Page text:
Last update : 26.01.2023

Electricity networks

The transmission and distribution grids carry electricity from generating facilities to consumers.

These infrastructures bring together various items of electro-technical equipment in a system operated according to a meshed or tree-structured architecture, at different voltage levels. They include overhead power lines, underground cables and transforming substations through which electricity circulates. Located at nodes in the network mesh or tree-structure, substations house the transformers that change the voltage level, along with circuit-breakers and other network control instrumentation and devices.

The power system has three levels:

  • The main transmission system and interconnectors, which carry large quantities of electricity at 400 kV or 225 kV over long distances with low levels of losses (sometimes called “energy highways”);
  • The regional subtransmission networks, which distribute energy within regions and supply electricity to the pub-lic distribution networks and large industrial consumers at 225 kV, 90 kV and 63 kV;
  • The 20 kV and 400 V distribution networks, which supply electricity to end consumers at medium voltage (small businesses) or low voltage (households, tertiary sector, light industry).

These networks are operated by transmission system operators (TSOs) and distribution system operators (DSOs), who hold monopolies in the areas they respectively serve.

As part of its role, CRE regulates these monopolies to ensure transparent and non-discriminatory access to the public electricity networks, ensure they function smoothly, guarantee their independence, and contribute to the construction of the internal European market in electricity.

In Europe, network codes lay down a set of harmonised rules governing cross-border exchanges, with the aim of improving competition in the internal electricity market while strengthening the security of supply.

Major new trends in the energy landscape, such as the emergence of new uses for electricity (including electric vehicles), greenhouse gas emissions targets, and the growth of renewables, are forcing power grids to adapt.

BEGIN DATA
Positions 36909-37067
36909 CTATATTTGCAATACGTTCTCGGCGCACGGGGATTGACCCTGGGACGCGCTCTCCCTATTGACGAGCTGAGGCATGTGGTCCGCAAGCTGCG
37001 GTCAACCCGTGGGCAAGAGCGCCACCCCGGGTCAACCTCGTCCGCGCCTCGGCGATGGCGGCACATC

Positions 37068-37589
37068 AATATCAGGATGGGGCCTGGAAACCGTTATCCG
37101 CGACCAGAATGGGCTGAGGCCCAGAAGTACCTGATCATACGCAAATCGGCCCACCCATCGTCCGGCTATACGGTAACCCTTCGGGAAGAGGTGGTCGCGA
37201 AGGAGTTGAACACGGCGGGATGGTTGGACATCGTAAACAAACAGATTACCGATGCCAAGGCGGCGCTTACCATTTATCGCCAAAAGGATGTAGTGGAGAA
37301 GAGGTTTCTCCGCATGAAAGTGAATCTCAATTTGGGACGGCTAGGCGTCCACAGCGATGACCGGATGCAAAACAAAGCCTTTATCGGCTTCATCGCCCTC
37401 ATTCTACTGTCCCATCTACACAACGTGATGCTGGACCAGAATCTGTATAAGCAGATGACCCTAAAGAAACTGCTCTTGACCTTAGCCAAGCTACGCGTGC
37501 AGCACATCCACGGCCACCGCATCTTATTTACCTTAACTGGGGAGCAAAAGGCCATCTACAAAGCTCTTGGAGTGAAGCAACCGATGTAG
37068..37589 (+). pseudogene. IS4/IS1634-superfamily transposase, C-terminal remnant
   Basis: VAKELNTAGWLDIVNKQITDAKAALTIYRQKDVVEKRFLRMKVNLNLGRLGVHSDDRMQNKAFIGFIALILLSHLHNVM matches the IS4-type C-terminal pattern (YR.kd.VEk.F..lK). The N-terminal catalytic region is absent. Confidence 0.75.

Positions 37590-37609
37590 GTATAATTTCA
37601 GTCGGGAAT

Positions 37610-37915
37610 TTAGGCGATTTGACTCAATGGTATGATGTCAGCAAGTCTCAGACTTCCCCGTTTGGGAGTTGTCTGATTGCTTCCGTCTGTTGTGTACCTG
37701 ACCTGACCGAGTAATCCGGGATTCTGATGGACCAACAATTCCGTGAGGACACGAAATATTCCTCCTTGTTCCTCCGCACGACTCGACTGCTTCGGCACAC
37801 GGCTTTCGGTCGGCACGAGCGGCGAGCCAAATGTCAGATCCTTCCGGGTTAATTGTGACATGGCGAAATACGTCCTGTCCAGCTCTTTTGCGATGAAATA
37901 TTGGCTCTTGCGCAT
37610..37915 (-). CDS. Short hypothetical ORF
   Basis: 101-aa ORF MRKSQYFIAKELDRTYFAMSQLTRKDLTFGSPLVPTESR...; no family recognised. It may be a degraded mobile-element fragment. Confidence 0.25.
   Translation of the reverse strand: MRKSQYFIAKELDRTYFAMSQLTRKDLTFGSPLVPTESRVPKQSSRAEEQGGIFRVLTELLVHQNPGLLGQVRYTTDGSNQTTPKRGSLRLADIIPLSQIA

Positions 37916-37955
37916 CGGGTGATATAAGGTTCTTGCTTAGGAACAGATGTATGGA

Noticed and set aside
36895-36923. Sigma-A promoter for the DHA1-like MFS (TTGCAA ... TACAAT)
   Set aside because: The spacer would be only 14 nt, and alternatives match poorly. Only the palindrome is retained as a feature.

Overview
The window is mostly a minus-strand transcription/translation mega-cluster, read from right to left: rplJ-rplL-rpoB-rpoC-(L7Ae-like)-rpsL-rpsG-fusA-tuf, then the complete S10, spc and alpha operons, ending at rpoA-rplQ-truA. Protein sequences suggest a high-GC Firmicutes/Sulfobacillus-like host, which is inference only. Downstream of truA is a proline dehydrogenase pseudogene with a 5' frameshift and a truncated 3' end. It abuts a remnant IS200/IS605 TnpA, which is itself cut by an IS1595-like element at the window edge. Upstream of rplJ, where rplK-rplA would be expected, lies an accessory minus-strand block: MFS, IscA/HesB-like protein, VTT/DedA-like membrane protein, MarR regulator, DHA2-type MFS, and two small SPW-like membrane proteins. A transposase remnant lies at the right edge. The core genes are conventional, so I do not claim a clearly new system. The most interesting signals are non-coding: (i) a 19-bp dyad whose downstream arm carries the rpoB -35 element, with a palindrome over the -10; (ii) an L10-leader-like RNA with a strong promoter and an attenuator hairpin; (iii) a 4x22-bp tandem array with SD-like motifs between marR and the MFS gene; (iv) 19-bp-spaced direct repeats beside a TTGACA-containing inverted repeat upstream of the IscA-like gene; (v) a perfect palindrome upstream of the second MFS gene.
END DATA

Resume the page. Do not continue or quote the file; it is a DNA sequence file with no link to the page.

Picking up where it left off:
The public electricity transmission network

The growth in uses for electricity since the mid-twentieth century led to the construction of a centralised generating system, combined with an interconnected, meshed power grid across the country and continent. These energy highways make up the main transmission and interconnection network.

The network carries large quantities of energy over long distances at very high voltages (225 to 400 kV). It serves interconnectors with neighbouring countries, large generation facilities (nuclear, hydro-electric and thermal plants), as well as the subtransmission networks. The subtransmission networks carry electricity to the distribution networks and to the largest, usually industrial customers, at high voltages (63 kV to 225 kV). They also collect the energy generated by intermediate-sized power plants.

Between the public transmission network and the public distribution networks are around 2,200 transforming substations, referred to as “transmission substations”.

In order for the transmission network to function smoothly, supply and demand must be balanced at all times and a wide range of technical constraints, which vary over time, must be dealt with. As a result, the task of managing the network is a complex and difficult one.

In France, RTE owns and operates the public electricity transmission network, which runs for a total length of around 100,000 kilometres.


The electricity distribution networks

The public electricity distribution networks supply electricity to end consumers, households and professionals (retailers, light industry, etc.) at medium and low voltages (20 kV and 400 kV), through a tree-structured network design. The total length of cables and infrastructures is in excess of 1.3 million kilometres. Between the medium and low voltages networks are some 700,000 “distribution substations”.

The development of embedded or decentralised generation (wind, solar, etc.) and new uses (auto-generation, electromobility, etc.) is changing the role of the distribution networks, which now collect the energy produced by the smallest generating facilities.

The public distribution networks are owned by the municipalities, which are able to delegate all or part of their responsibilities as the awarding authority (i.e. awarding operating contracts) to associations of municipalities or départements. If they do not operate their own distribution networks (through local distribution companies known as “régies”), these awarding authorities sign contracts with a distribution system operator to run the network for them.

Enedis and some 160 régies or local distribution companies share responsibility for operating the public distribution networks that carry electricity to local consumers.

More specifically, CRE regulates the seven electricity DSOs which serve over 100,000 customers:

  • Enedis, which serves 95% of continental metropolitan France;
  • SER (Strasbourg);
  • réséda (Metz);
  • Gérédis (DeuxSèvres);
  • SRD (Vienne);
  • GEG (Grenoble);
  • EDF’s insular power systems department (EDF SEI), which serves Corsica and most of France’s overseas territories.